Kids and Internet safety
A few months ago, I pulled my toddler nephew onto my lap with a book and began to read him a story. When I came to the bottom of the page, he swiped his little finger across the page. Nothing happened. I watched in amusement as he tried again and again to change the page by swiping it. I was astonished to realize that his primary exposure to stories happened through an iPad. He didn’t know how to turn an old-fashioned page.
But I probably shouldn’t have been surprised. Over the past 10 years, tablet computers and smart phones have increasingly been taken over by young children. Go to a restaurant today, and the little ones are more likely to be playing with those gadgets than drawing or colouring with crayons. I have no romantic notions that the “old ways” were better. In fact, there are many fabulous, creative and exciting applications for little ones on these devices (though I do believe every baby should know the feel — and taste — of a crayon as well).
However, if our children are going to be using these devices, we must ensure they do so responsibly, starting from the moment they are ready to swipe a screen. Waiting until they are doing research projects online for school is simply too late.
Here’s a good example of why these conversations need to start early. At one of my Internet safety workshops, a mother told me about how her child’s school had created an online reading log for each first grade student, to track the amount of time spent reading, numbers of books finished, etc.
The children were each given a user name and password based on their first and last names. Many of the 6-year-olds figured out the pattern for those names and passwords. Soon they were logging into each other’s accounts, without permission. They weren’t being malicious; they were just curious. However, it was clear to all the adults involved that these children had no awareness or understanding of the need to respect privacy online.
This was a golden opportunity for the school staff to address the issue. They talked about how passwords are private and shouldn’t be shared, and how accounts online (whether it’s email, a game site or a school reading log) should be treated like personal possessions. Just as kids wouldn’t dream of eating someone’s lunch without asking, they shouldn’t log onto another person’s account without permission.
I know from personal experience how tough it can be to keep up with all the challenges presented by the digital world. This past winter, I blogged about how shocked I was to learn that my 9-year-old daughter’s friends were flocking to the picture-sharing social media site Instagram. It had never occurred to me to tell my daughter she couldn’t have an account. Luckily, she assumed that because I’d banned her from Facebook, I wouldn’t agree to Instagram either. I research and write about kids and technology and I’m still sometimes caught by surprise.
So what’s a parent to do? Stay informed through articles, blogs and conversations with your children about the newest technologies and popular websites. But even more importantly, teach your children how to be good “digital citizens.” That means that as soon as your toddler grabs your iPad to play games, it’s time to start talking about managing screen time, taking turns and respecting other’s possessions. Keep the conversations going as they grow up, so children can make good choices.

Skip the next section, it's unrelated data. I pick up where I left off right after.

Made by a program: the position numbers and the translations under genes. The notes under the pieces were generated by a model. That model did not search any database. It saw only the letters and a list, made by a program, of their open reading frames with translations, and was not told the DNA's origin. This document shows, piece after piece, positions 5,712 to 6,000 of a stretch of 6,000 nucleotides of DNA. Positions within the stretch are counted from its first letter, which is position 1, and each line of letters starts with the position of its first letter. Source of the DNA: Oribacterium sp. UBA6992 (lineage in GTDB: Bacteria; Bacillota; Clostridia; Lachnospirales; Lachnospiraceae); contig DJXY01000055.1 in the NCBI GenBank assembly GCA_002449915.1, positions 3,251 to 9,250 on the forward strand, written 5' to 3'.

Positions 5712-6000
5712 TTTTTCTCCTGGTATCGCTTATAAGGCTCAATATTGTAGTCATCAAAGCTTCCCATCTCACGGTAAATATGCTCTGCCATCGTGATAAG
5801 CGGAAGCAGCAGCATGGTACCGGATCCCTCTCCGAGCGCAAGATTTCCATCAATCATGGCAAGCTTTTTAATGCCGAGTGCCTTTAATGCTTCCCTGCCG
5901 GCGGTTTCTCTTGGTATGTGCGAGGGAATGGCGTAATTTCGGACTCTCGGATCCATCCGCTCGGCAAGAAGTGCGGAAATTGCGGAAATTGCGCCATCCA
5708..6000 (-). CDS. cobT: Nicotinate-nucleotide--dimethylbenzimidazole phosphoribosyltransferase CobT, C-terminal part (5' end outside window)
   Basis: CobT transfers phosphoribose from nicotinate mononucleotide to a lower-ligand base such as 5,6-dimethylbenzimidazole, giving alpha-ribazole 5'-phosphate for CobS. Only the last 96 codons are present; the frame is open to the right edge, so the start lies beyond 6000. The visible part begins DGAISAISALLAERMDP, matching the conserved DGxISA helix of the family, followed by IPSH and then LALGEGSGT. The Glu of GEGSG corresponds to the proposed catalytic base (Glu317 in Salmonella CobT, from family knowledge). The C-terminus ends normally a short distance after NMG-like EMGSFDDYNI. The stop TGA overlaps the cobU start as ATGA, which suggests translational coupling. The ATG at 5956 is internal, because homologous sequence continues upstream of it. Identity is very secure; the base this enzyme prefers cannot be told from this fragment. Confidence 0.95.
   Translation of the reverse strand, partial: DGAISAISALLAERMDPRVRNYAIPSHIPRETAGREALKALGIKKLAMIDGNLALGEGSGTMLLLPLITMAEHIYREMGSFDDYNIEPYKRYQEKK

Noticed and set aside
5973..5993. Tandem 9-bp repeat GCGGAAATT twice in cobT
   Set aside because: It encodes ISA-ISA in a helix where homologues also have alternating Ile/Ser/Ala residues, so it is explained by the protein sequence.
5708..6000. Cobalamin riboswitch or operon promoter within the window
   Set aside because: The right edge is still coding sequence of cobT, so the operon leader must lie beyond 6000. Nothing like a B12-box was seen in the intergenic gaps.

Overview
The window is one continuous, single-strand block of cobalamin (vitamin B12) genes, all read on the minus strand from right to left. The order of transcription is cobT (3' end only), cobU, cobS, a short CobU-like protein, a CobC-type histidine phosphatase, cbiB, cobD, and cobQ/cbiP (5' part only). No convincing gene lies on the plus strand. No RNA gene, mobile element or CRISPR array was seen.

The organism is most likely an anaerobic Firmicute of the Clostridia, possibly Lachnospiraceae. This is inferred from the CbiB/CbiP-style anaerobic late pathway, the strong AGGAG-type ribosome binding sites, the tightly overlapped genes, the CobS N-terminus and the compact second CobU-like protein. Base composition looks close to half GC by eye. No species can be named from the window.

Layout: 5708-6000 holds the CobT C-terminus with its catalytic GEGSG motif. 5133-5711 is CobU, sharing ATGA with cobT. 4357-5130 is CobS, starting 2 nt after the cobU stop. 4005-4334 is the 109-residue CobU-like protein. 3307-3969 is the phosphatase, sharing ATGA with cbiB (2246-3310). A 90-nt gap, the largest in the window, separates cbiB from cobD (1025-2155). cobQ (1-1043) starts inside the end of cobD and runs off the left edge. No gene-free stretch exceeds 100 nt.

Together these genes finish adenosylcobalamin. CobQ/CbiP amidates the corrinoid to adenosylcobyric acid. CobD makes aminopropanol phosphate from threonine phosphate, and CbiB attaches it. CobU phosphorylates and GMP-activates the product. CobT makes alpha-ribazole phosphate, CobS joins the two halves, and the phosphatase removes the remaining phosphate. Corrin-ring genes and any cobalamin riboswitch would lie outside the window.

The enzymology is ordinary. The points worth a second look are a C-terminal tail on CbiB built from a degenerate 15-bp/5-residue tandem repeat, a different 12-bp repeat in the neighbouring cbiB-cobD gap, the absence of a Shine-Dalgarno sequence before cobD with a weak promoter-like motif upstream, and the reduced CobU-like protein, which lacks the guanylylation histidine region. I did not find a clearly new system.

Here are some general guidelines by age group:
Infants and toddlers: Our littlest ones need to be taught how to respect these expensive devices, which aren’t really well suited to grape juice spills or being flung from a high chair. Their screen time needs to be carefully monitored, since it is almost always preferable for them to be exploring the world in more physical and tactile ways.
Preschoolers: Proper care and respect of devices, as well as limiting screen time continues to be critical. Three and 4-year-olds can also be introduced to the concept of respecting other people online, whether they are playing a game against another user online, Skyping with grandma or helping a parent post family vacation pictures. Talk about the importance of being polite when speaking or writing as well as asking people before posting a photo of them on the Internet.
Grade schoolers: Controlling the amount of screen time is still important. As kids open email accounts or learn about social media, we need to discuss respect of others and protecting themselves online. Passwords should never be shared. They need to be introduced to the idea that the Internet is forever, and anything they write or post can be copied or taken out of context. Other important concepts include safe searching and learning to critically evaluate the things they may see or read online.
Alissa Sklar, PhD, runs the site www.risk-within-reason.com, which helps families think critically about technology, risk and online safety. She offers workshops to parents, teachers and children on issues such as bullying, social media, and being a good digital citizen.